There is a school of thought that suggests judgement on China Mieville’s essay on ‘apocalyptic London’ should be reserved until Monday, when a longer version is posted to the sensationally-titled website www.londonsoverthrow.org. Depending on the thread that the ‘extended version’ navigates this may be a response to bad editing on the part of the NYT rather than the author. But with a URL like that, one would imagine that breath-holding isn’t advised.

Mieville’s authorial flânerie through contemporary London seems at once both melodramatic and undirected. The essay is bookended by public sector protests and ends with an excerpt from an interview with Lionel Morrison which he uses as a device to cast a tone over the whole of what has gone before. That in itself is misguided as the two quotes from Morrison and weaved together with a consummate storytellers deftness of touch to add a new intentionality that seems it is the authors as opposed to the interviewee’s.

Morrison doesn’t sound despairing. But he does sound tired. “Every time you do something and nothing goes any further, it eats at you,” he says. “It starts this bitterness.” It can break people down. Make them hopeless, or worse. When none of their efforts to improve anything work, some, he warns, will stop fighting. They will say, “Let us just wait for things to — for chaos, really, to take place.”

In fact, the  question is whether the second quote comes from Morrison at all or one of Mieville’s shadowy half-formed pseudo-literary characters that seem to guide us through his London. David Lindo, the ‘Urban Birder’, is twisted to imbue London’s Fauna with portents of the cities impending decay. According to Mieville, of London’s wild parakeets, he ‘eye’s them with dislike’, yet there is no word from his source that even intimates this. The dislike is instead authorial, in order to pick up where the fox, ‘agent of animal chaos’ leaves off, with a ‘flock of feral parakeets’ across Wormwood scrubs. Mieville could have chosen Richmond park, which has a significant parakeet population, but that frankly may have rang with the wrong kind of poetry.

In what we must assume is an intentionally disorientating gallop we take in Cameron, the Mittals and the Olympics, Boris Johnson, the two sides of Tottenham, the Riots, via a quick pop at the Guardian, before launching into ASBOs, Islamaphobia and the new far right. Still with me?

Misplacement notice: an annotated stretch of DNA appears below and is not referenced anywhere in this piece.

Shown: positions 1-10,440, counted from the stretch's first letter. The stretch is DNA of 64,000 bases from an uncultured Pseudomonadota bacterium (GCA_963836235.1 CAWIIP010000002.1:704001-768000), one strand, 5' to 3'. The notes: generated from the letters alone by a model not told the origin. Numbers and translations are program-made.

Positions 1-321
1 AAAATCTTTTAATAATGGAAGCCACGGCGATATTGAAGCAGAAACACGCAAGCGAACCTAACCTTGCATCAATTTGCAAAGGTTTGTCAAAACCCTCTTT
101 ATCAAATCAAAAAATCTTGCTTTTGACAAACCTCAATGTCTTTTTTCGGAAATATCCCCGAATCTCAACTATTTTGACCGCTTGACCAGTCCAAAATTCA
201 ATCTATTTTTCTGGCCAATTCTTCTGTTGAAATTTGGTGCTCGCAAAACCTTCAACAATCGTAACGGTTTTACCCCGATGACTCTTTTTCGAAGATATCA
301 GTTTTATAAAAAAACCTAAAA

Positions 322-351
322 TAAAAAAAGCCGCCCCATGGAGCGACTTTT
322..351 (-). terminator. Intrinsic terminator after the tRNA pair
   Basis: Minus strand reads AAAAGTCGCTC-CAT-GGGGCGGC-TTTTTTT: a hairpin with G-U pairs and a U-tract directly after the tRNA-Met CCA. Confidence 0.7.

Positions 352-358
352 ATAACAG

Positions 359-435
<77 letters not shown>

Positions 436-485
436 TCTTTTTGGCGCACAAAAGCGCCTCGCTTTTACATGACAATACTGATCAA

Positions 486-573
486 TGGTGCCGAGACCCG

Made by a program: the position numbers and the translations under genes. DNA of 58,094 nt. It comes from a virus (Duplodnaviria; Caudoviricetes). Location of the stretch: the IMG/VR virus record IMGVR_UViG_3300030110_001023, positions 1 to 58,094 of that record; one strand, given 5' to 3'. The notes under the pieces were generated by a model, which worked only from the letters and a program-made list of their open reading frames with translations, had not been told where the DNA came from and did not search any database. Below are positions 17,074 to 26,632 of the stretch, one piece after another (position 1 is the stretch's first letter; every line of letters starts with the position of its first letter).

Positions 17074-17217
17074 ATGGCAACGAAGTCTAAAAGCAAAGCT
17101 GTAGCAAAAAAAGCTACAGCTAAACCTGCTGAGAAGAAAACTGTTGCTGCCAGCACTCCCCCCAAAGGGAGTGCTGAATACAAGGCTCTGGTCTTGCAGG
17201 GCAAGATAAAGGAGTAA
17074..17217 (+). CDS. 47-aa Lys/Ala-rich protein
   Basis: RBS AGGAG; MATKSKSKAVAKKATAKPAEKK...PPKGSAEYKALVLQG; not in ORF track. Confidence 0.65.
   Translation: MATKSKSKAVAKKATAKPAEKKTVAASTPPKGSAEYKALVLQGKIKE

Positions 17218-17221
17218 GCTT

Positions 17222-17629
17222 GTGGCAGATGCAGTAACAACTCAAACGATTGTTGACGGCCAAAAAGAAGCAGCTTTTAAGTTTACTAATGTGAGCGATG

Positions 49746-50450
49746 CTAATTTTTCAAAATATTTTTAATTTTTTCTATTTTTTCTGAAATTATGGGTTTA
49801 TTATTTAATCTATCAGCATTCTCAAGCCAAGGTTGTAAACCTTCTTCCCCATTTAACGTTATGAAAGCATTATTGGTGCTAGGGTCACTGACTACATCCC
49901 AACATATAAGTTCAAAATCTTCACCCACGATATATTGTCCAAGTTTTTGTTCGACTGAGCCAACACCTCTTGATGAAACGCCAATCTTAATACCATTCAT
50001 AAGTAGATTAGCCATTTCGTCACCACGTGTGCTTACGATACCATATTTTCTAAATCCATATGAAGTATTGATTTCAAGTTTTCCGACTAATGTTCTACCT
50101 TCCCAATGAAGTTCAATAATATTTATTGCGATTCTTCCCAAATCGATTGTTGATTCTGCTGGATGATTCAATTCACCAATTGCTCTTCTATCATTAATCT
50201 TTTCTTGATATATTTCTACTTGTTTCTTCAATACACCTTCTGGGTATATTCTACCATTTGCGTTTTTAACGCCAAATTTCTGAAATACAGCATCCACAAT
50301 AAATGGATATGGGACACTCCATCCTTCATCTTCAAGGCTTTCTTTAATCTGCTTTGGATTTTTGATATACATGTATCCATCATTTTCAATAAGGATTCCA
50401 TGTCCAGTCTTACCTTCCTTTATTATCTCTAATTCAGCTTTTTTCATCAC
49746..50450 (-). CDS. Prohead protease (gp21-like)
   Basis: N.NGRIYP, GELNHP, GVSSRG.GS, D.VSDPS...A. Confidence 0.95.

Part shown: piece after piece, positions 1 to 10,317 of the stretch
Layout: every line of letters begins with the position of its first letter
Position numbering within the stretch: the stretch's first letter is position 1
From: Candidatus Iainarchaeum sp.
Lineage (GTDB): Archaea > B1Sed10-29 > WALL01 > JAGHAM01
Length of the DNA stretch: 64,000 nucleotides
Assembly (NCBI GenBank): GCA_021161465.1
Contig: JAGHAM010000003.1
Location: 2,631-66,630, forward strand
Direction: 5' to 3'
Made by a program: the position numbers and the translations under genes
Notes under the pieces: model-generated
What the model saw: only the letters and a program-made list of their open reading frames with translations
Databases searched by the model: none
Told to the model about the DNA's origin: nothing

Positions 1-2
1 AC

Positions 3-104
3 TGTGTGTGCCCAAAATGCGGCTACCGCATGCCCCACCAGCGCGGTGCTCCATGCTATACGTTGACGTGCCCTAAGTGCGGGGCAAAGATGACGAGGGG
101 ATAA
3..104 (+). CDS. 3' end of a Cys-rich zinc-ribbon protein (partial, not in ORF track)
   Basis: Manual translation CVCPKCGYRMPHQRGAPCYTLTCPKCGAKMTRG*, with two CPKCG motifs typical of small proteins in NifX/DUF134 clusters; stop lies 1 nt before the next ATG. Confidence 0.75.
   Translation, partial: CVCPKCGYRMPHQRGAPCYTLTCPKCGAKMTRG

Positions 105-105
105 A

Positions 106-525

Mieville offers little insight on any of these. Instead we are given heavily coloured observation that moves Op Ed into a new territory of creative license. He manages a primary-school level jibe, ironically the least eloquent part of the piece at the Guardian’s ‘reading the riots’ a relatively heavyweight piece of sociological research, but simplifying the conclusion to the point of absurdity.

What they discovered, through extensive research and interviews, was that what motivated many of those on the streets was resentment of the police and a deep sense of injustice. Eyes roll with the duh.

The parts where we are offered something approaching constructive comment is elementary, though it is somewhat lost amongst the literacy insensibilites. Lack of new council houses and resulting flight of the poor to outer London=Bad. Multicultural London=great from a culinary point of view. Far right parties= do well amongst disaffected groups in a recession. At this point as a reader, you can feel ones eyes beginning to ‘roll with the duh’. He goes on to touch upon deaths in police custody, but not before he has drawn a cheap comparison between last years riots and 1981 in Brixton and 1985 in Brixton and Tottenham.

The disturbances of the 80s had a shape and direction that was lacking and there were social immediacies that were being addressed, (especially with regard to an even more strained race relations landscape) albeit in a very imprecise and extra-legal way. The problems now are of the same nature but different in character, though this is not the place to go into it, (though it would make a great comparative follow-up to FailToPlan’s undergraduate thesis on 1981 in Brixton).

The critique of the changing nature of housing in London is particularly irksome as the return of the middle classes to central London and the associated investment has meant that London has steered away from the path that at its most extreme version is represented by US donut cities such as Detroit where flight from the centre has left the heart torn out. It is in fact London’s increasing inner city rents and inability to build more social housing that is symptomatic of this move back to the city from suburbia. No doubt if the net flow was the other way also, Mieville would still be criticising.

Perhaps there is a question of audience. Published in the New York Times, the piece gives the impression of a steam-punk maze, a disjointed fantasy landscape where foxes roam wild on building sites and global near-future tournaments are built on old industrial sites for the entertainment of the violent masses by a privileged cabal who run government, desperate to keep the citizens from looting and rioting out of sheer boredom and wanton destruction. Which is probably exactly what you want to hear abut London if you are New York. The reality, at least in my opinion is very different, and my own thoughts on New York, here, reflect actually the ways in which London has developed and changed in a way that the its big sister across the pond seems unable to do, trapped in cultural aspic as a paean to the 20th century. Mieville’s dystopian London is a great story, and part of me can’t wait to read the book. Just make sure you file under fiction.